Sarcophagus of Lucius Cornelius Scipio Barbatus

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The sarcophagus of Lucius Cornelius Scipio Barbatus, consul in 298 B.C., is a solid tuff burial coffin, once located in the Tomb of the Scipios. It is now found in the Vestibolo Quadrato of the Pio-Clementine Museum in the Vatican Museum complex.[1]

Sarcophagus of Scipio Barabatus

The name is incised on the lid (CIL VI 1284) and the epitaph (CIL VI 1285) on the front of the only intact sarcophagus (some of the decorative detail has been restored). The letters were originally painted red. A Doric-style decorative panel is above the inscription featuring roses alternating with column-like triglyphs. The top of the sarcophagus is modeled as a cushion.[2]

Epitaph on Sarcophagus[edit]

Piranesi's engraving of epitaph.

His sarcophagus preserves his epitaph, written in Old Latin Saturnian meter:


which has been stated in modern upper- and lower-case script as the verse:[3]

Cornelius Lucius Scipio Barbatus Gnaivod Patre Prognatus
Fortis Vir Sapiensque
Quoius Forma Virtutei Parisuma Fuit
Consol Censor Aidilis Quei Fuit Apud Vos
Taurasia Cisauna Samnio Cepit
Subigit Omne Loucana Opsidesque Abdoucit.

and also transcribed in classical Latin as:

Cornelius Lucius Scipio Barbatus, Gnaeo patre
prognatus, fortis vir sapiensque, cuius forma virtuti parissima
fuit, Consul, Censor, Aedilis, qui fuit apud vos; Taurasiam Cisaunam,
Samnio cepit, subigit omnem Lucaniam, obsidesque abducit.

A translation is:

Cornelius Lucius Scipio Barbatus, sprung from Gnaeus his father, a man strong and wise, whose appearance was most in keeping with his virtue, who was consul, censor, and aedile among you - He captured Taurasia Cisauna in Samnium - he subdued all of Lucania and led off hostages.

There is a rough-hewn area above the epitaph, where it appears that some text has been erased. This has traditionally been interpreted as evidence of an earlier, shorter epitaph, which was replaced by the surviving text at a later date. More recently, however, a detailed analysis of the epitaph[4] has suggested that the surviving text is the original inscription, but that the first part of the epitaph has been deleted. A summary of this analysis states:

The most compelling arguments that suggest the removal of part of the same verse text we now have relate to the shape and character of the erasure itself. In effect, a fine sarcophagus, which was inscribed with a long and carefully executed text, is marred by a rough erasure. If the erasure was made before the new text was cut, why was more trouble not taken to smooth and prepare the stone? Moreover, why does our text start at a distance of a third of a line from the margin? It would have been easy for the mason to produce a better surface so that he could have started at the margin. The whole execution of the inscription itself is very fine and clearly not the work of an amateur. The overall impression is that no expense was spared in the layout of a large tomb and the manufacture of a magnificent sarcophagus for its first occupant.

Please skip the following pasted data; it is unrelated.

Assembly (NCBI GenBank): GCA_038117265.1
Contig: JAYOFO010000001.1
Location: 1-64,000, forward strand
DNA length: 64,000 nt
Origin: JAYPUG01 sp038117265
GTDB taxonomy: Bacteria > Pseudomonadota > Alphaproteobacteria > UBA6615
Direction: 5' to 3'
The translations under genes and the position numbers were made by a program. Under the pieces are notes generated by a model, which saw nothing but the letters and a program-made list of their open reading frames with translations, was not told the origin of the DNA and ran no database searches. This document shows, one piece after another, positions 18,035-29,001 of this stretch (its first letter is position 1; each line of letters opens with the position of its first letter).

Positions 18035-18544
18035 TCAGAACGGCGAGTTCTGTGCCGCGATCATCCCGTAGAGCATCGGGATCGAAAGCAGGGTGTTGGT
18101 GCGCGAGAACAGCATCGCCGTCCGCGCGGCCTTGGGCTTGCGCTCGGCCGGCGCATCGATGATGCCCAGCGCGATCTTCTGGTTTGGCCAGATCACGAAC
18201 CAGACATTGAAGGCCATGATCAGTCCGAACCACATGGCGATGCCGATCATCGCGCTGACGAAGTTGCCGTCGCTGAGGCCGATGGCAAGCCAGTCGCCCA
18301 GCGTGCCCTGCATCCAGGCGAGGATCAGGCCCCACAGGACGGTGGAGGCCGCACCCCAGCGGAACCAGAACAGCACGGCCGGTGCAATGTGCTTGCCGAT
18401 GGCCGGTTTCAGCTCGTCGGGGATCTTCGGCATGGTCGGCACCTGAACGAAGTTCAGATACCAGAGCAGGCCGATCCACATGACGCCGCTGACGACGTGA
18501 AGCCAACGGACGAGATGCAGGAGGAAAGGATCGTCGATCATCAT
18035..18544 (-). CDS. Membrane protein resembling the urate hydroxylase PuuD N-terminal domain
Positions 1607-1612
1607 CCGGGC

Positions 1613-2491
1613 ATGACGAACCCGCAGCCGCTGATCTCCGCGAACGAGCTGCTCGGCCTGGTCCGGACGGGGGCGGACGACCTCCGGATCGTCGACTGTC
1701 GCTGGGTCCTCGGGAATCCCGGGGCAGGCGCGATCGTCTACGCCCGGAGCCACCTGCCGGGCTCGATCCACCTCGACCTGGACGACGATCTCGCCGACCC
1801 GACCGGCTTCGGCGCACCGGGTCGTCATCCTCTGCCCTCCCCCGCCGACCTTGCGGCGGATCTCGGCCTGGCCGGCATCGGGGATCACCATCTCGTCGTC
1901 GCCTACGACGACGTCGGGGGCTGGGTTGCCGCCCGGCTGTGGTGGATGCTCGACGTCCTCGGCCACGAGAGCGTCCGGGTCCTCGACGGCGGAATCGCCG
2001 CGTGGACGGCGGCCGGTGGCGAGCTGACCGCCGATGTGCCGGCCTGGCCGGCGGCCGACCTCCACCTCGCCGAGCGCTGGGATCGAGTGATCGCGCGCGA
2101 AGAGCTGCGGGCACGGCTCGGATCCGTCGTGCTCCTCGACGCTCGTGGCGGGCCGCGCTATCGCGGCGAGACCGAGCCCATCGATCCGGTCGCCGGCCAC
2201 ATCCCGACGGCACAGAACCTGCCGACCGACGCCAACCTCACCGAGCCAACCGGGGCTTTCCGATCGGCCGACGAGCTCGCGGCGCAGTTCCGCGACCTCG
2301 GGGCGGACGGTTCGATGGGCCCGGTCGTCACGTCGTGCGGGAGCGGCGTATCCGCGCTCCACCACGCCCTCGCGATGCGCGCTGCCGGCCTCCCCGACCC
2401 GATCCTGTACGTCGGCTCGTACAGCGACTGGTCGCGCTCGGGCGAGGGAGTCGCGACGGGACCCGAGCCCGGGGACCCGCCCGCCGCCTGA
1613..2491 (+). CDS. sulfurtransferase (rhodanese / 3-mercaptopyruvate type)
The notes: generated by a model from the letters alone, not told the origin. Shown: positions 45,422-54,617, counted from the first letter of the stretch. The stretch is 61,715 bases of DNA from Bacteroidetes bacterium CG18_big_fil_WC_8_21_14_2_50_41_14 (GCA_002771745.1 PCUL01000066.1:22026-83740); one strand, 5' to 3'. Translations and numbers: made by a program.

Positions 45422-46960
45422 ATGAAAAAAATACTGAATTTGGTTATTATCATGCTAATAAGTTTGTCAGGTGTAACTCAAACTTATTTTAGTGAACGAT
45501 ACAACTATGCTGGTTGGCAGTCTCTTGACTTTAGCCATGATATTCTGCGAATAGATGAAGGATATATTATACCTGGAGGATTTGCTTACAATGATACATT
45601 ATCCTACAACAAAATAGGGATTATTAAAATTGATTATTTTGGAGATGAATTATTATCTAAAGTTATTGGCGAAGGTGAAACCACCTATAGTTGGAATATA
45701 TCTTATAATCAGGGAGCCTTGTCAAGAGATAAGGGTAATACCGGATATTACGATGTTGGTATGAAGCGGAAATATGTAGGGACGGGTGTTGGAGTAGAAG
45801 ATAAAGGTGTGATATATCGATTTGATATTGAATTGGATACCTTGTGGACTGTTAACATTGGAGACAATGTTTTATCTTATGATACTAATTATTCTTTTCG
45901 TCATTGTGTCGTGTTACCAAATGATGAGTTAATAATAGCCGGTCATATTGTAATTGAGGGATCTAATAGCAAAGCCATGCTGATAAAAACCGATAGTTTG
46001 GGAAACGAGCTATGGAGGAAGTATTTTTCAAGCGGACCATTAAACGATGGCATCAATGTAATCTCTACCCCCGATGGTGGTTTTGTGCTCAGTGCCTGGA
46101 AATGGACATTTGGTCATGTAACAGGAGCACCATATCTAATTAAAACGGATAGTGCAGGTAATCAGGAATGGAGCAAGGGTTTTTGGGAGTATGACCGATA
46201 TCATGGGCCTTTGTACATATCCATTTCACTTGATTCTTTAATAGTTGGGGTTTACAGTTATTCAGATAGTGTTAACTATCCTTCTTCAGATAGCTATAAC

If a short, earlier text had indeed been inscribed, there would have been no reason to write it in small letters at the very top of the ample space available on the front of the sarcophagus. It would surely have been placed more in the middle and in larger letters... Barbatus’ erasure suggests that the letters were the same size and the lines the same length as the extant text. The erasure comprises exactly the length of two of the Saturnian verses below. All these considerations strongly suggest that part of this same text was erased.
The question remains as to what was erased by a later family member... Whatever was rubbed out must have been controversial or unsatisfactory from the family’s point of view[5]

Since the tomb was closed in the late Republic, the erasure must date to the middle Republic, and since the tombs were private, the erasure must have been done at the request of an authoritative male family member.[6] In her review of the epitaph, Harriet Flower notes that "The Scipios are also known for their continued search for earlier ancestors. This was done partly by invention and partly by substitution of the cognomen Scipio for earlier ones of branches that later died out... It is possible, therefore, that Barbatus'...[epitaph contained some claim to be the first Scipio, and that this]...became an obstacle to later family members who were eager to find earlier ancestors and other founders, who could compete with the claims of rival families. Such a reconstruction, while it can not be proved, is at least plausible and in accord with the other available evidence."[7]


  • Ricci, Corrado (2003). Vatican: Its History Its Treasures (illustrated ed.). Kessinger Publishing. ISBN 0766139417, ISBN 978-0-7661-3941-1.
  1. ^ The Vatican, Metropolitan Museum of Art Guide edited by Philippe De Montebello, Kathleen Howard, page 186.
  2. ^ Ricci (2003) p. 395.
  3. ^ Ramsay (1859). p. 247. Missing or empty |title= (help)
  4. ^ Wachter, Rudolf (1987). Altlateinische Inschriften. Sprachliche und epigraphische Untersuchungen zu den Dokumenten bis etwa 150 v. Chr. Bern: Peter Lang. pp. 301–342.
  5. ^ Flower, Harriet I. (1996). Ancestor masks and aristocratic power in Roman culture. Oxford, UK: Oxford University Press. pp. 173–176. ISBN 0-19-924024-8.
  6. ^ Flower, Harriet I. (2006). The art of forgetting: disgrace & oblivion in Roman political culture (illustrated ed.). Chapel Hill: University of North Carolina Press. pp. 55–57. ISBN 0807830631, ISBN 978-0-8078-3063-5.
  7. ^ Flower, Harriet I. (1996). Ancestor masks and aristocratic power in Roman culture. Oxford, UK: Oxford University Press. pp. 176–177. ISBN 0-19-924024-8.